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3 Women Who Are Re-Defining The Future of Caregiving

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3 Women Who Are Re-Defining The Future of Caregiving

Taking care of a loved one requires one to possess solid time management techniques, know how to deal with different types of people, effectively cope with stress, and be able to handle the unexpected.

Incidentally, these are also essential skills for would-be entrepreneurs.

Perhaps that’s why people caring for aging or ill family members sometimes find re-birth in the world of business.

These passionate phoenixes have transformed themselves, using their experiences to fan the flames of new ventures aimed at helping the legions of family caregivers.

Giving Alzheimer’s a voice

Lori La Bey describes how caring for her aging parents led to the idea that gradually ignited her entrepreneurial spirit.

Soon after taking on the responsibilities of caring for her parents, who were diagnosed with two separate ailments in rapid succession—brain cancer for her father and dementia for her mother—La Bey fell into the common caregiver patterns of perfectionism, guilt and self-imposed separation from the rest of the world. “I felt so isolated, thinking I was supposed to know all the answers,” she says.

It was these emotions that compelled La Bey to create “Alzheimer’s Speaks,” a company dedicated to changing the way people view dementia care.

Under the overarching umbrella of Alzheimer’s Speaks, La Bey conducts speaking and training seminars geared towards teaching caregivers and seniors struggling with dementia.

She’s also created a website meant to serve as an aid for these caregivers, connecting them with educational resources like, “Dementia Chat”—a bi-monthly webinar series that interviews people with early-stage memory loss to help caregivers get a better sense of what these individuals are going through. ( Alzheimer’s patients share their experiences dealing with the disease.)

La Bey’s ultimate goal is to get more people talking about dementia. She feels that open discussion and candid dialogue are the keys to removing the stigma of dementia and improving the culture of elder care.

Caregiving and starting a business have taught La Bey many things. But ultimately, one lesson stands out more than any other: “Perfection doesn’t matter, and it doesn’t exist,” she says. More than anything else, this revelation allowed La Bey to let go, learn from her mistakes, and live to fight (and care) another day.

Continue reading to meet Jenn and Cindy, two women putting the joy back into caregiving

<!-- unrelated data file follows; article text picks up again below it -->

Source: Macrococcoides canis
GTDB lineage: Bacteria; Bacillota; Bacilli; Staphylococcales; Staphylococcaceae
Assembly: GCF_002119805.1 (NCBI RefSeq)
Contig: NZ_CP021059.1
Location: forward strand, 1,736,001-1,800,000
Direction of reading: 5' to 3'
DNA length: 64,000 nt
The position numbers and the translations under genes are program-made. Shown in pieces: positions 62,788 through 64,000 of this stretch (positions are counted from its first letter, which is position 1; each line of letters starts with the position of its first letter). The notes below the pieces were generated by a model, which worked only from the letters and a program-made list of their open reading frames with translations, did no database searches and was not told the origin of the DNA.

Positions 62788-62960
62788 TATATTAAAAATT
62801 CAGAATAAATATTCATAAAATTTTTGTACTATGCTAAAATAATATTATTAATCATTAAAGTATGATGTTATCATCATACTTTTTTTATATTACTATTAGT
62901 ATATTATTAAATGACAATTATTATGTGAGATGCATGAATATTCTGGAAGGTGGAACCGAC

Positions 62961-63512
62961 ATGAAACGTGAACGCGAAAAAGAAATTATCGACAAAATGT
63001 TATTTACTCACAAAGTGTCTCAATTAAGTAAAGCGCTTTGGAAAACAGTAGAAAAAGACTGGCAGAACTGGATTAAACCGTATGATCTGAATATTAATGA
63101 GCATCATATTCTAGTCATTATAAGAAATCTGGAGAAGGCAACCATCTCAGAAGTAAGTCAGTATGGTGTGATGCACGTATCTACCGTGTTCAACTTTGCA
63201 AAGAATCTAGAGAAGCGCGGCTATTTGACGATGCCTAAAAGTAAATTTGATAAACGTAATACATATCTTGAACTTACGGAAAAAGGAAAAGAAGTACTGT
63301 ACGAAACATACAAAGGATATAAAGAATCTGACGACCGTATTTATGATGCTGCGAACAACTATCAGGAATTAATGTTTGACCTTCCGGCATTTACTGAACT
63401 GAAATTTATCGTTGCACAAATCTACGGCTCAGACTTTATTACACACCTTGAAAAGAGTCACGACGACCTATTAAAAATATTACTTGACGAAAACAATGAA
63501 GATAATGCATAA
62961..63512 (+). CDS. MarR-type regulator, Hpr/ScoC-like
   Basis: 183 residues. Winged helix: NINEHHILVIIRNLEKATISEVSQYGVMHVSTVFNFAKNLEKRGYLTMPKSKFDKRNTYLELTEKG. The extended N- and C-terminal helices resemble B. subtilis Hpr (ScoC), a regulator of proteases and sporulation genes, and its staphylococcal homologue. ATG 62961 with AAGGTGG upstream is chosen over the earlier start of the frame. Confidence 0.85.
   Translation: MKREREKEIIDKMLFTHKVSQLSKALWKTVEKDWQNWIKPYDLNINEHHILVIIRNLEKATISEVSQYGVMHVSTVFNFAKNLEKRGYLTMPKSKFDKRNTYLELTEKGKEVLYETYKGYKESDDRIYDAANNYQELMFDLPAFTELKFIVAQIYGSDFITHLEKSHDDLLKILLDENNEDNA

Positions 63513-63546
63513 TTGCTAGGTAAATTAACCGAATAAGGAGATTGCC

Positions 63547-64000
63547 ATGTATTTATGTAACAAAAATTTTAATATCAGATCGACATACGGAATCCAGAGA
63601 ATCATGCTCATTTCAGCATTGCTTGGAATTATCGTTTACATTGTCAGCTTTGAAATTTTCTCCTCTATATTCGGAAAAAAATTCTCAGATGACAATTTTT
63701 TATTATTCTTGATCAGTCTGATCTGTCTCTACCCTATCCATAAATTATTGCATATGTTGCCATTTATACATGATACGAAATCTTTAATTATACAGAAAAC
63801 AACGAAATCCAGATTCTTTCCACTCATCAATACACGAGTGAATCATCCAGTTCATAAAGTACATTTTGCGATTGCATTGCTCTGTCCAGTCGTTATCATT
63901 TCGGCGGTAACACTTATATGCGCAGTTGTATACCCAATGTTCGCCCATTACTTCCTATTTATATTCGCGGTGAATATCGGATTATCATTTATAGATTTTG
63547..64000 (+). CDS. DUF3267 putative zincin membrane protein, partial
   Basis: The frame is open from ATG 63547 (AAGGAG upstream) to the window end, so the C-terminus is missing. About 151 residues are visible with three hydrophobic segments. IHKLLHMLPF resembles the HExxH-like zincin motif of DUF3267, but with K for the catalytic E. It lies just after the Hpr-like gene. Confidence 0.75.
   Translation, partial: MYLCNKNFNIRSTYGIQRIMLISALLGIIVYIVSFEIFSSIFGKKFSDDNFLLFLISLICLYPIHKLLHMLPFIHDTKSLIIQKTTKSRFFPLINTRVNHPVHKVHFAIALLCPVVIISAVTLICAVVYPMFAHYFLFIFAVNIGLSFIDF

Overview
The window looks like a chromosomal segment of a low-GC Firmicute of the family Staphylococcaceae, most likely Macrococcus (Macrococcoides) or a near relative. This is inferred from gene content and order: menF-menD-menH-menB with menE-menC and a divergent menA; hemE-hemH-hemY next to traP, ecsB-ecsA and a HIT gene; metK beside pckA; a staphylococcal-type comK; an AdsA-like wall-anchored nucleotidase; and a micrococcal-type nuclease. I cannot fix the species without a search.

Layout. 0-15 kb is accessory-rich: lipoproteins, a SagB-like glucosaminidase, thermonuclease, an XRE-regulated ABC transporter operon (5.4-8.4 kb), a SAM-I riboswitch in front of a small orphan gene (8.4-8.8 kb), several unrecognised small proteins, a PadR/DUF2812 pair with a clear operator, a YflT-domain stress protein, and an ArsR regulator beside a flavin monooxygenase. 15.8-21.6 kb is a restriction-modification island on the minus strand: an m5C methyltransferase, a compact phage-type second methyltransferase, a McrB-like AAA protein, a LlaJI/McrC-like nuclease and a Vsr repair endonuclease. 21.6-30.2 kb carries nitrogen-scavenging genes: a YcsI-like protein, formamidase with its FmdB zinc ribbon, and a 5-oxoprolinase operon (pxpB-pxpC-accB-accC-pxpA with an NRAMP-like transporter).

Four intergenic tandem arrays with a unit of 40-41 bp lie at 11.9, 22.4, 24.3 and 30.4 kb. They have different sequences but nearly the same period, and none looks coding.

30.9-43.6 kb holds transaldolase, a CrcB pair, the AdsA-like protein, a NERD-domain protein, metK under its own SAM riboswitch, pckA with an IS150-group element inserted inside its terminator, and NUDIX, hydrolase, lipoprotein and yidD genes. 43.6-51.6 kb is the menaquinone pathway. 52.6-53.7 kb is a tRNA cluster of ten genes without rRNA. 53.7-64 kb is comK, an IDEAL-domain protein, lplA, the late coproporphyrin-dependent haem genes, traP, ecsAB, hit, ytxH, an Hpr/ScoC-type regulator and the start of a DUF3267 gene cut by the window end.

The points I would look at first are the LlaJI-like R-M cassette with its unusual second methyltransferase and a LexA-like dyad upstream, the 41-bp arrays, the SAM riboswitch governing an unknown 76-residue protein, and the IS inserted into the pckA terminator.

The Next Generation of Elder Care
What Daily Life is Like for People With Dementia
Spring Clean Your Caregiving Routine

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Read more: Career, Caregiving, Family, Healthy Aging, Inspiration, Life, , , , ,

By Anne-Marie Botek, Editor

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5:53PM PST on Dec 9, 2013

As a caregiver of my grandpa, I often take him to adult daycare just so I can get respite for myself. We are blessed that his medicaid pays for up to 5 weekdays of his adult daycare.

5:49PM PST on Dec 9, 2013

I am a caregiver of my grandpa who has dementia. I am very young for my age and also a single mom. I wonder how I have even survived with all the challenges in my life. My mom and my 2 aunts who are my grandpa's daughters and my grandpa's power of attorneys have never showed me any gratitude and appreciation for my care and they are all NURSES. My mom is the ringleader and so negative and my 2 aunts are like her followers but they are not caring for grandpa. My mom talks bad about me. Caregiving is hard work.

12:22PM PDT on Apr 19, 2013

Great article!!

8:21PM PDT on Apr 16, 2013

wow and thank you!

1:59PM PDT on Apr 16, 2013


12:07PM PDT on Apr 15, 2013

This is the thoughest job anyone will ever have to do. It is very difficult to care for a parent. You first have to deal with the mental and emotional shift that this person who was once the guiding force in your life is now totally relying on you to do everything for him or her. You will never comprehend the struggle unless you live it on a daily basis. You have to constantly look for ways to make live easier and more comfortable for the loved one and you also have to find ways to manage your own life. When taking a shower becomes an "event" you have to plan you will know you are in the trenches of caregiving. I wish us all lots of blessings when we go through the stages of caregiving.

1:49PM PDT on Apr 13, 2013


1:38AM PDT on Apr 13, 2013


7:33AM PDT on Apr 12, 2013

Many women are doing this and have been for years :) These three are not alone or rare.

8:27PM PDT on Apr 11, 2013

A tremendously difficult job...Blessings to all, for their compassion.

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Disclaimer: The views expressed above are solely those of the author and may not reflect those of
Care2, Inc., its employees or advertisers.

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